How to Reduce Joint and Arthritis Pain with Lifestyle Medicine

By Lifestyle Medicine Staff

How to Reduce Joint and Arthritis Pain with Lifestyle Medicine

Joint pain is common and can be a limiting factor in work, recreation, and overall quality of life. Osteoarthritis, caused by degeneration of the cartilage between joints, affects 32.5 million adults in the US, and nearly 600 million adults worldwide. It most often occurs in the joints we move and bear weight through the most like the hands, hips, and knees. Certain factors such as injury or overuse, age, weight, sedentary behavior, smoking, or gender (with women often experiencing higher rates of osteoarthritis) may increase the risk of developing osteoarthritis. Currently, there is no cure or reversal for the degenerative changes in osteoarthritis, making it the leading cause of permanent disability.

Without a cure for degenerative joint diseases, medical professionals often treat osteoarthritis with pain medications. While pain medication use may be helpful in the short-term, long-term use can lead to stomach, kidney, liver, or heart damage. While medications certainly have their place in the treatment of osteoarthritis, our goal is to investigate what more can be done by exploring lifestyle medicine approaches to improve joint health.

Adopting these lifestyle medicine strategies may help you manage your joint pain and enhance your overall daily quality of life, paving the way for smoother, more comfortable days ahead.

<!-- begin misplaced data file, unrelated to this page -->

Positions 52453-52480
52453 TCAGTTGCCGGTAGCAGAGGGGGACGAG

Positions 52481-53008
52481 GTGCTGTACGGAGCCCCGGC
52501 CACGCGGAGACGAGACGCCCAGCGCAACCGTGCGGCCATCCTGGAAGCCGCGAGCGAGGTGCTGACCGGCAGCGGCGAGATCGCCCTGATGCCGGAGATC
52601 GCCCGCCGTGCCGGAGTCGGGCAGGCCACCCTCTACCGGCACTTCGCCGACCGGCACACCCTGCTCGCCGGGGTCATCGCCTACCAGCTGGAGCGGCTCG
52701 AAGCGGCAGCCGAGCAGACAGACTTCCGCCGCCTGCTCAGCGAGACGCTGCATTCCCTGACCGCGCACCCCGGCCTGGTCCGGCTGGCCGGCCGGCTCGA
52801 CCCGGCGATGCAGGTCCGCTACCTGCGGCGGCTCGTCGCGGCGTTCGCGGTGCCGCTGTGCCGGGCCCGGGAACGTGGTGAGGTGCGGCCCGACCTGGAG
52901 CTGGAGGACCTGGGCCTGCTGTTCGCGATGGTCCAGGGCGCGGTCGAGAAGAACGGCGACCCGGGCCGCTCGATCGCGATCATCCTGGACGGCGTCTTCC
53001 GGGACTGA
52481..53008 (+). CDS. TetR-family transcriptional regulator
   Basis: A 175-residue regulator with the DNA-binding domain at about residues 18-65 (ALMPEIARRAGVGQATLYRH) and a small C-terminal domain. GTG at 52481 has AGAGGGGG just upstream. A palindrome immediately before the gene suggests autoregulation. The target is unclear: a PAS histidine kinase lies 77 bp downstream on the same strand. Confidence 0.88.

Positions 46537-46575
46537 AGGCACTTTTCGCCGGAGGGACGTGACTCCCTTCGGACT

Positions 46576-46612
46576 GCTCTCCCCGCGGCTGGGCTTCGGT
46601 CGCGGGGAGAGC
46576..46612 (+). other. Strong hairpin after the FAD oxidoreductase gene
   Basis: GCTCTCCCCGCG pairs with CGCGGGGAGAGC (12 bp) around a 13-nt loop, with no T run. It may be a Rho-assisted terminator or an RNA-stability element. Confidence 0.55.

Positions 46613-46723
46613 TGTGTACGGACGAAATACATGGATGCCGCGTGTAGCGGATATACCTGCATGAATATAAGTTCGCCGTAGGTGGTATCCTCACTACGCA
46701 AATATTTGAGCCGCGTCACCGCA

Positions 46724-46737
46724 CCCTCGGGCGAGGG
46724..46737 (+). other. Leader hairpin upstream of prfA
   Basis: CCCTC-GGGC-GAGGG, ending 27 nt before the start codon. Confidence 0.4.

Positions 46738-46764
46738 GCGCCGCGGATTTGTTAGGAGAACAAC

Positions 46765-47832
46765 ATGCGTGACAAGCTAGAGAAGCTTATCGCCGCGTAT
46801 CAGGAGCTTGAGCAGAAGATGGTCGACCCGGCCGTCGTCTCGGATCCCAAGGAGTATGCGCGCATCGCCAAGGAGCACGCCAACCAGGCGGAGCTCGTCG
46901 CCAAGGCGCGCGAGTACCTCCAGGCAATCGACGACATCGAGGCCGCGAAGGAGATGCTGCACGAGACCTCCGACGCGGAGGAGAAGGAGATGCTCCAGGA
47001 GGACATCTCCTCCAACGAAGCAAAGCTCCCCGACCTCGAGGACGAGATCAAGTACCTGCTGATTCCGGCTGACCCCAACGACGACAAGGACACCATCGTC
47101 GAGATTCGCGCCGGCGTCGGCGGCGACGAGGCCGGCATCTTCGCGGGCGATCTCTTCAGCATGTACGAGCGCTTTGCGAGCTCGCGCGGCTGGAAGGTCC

Nutrition Choices to Reduce Arthritis Pain

One of the most basic but often overlooked lifestyle changes we can make comes in what we choose to eat. Our dietary choices not only fuel our bodies but also fuel the health and function of our joints. Understanding how specific foods and nutrients impact joint health can empower us to make informed decisions that support our joint health.

The Western diet, a common dietary pattern in the US, is high in calorie-dense processed foods, unhealthy fats, and low in nutrients and fiber. High sugar intake has also been linked to arthritis pain. High-calorie diets that lead to weight gain can lead to increased joint degeneration, but simultaneously the Western diet can increase the inflammatory process of joints, which compounds their degeneration.

Specifically, the Western diet has been linked to a higher risk of both radiographic and symptomatic worsening of knee osteoarthritis when compared to a Mediterranean-like diet. In contrast, the Mediterranean diet, rich in legumes, fruits and vegetables, whole grains, and healthy fats is known for its joint health benefits. Switching diets may reduce pain and inflammation, boost mobility, and slow cartilage degeneration.

Supplements to Reduce Arthritis Pain


Beyond dietary choices, there is growing interest in the potential of nutritional supplements to further support joint health and mitigate osteoarthritis.

The future of osteoarthritis treatment may involve targeting inflammatory mediators, and one supplement shown to decrease inflammatory mediators is omega-3 fatty acids. Another study found that a specialized resolving mediator derived from omega-3 fatty acids, resolvin D1 (RvD1), yields promising therapeutic potential in joint inflammation. RvD1 is thought to protect chondrocytes from inflammatory damage and promote their proliferative and repair capabilities.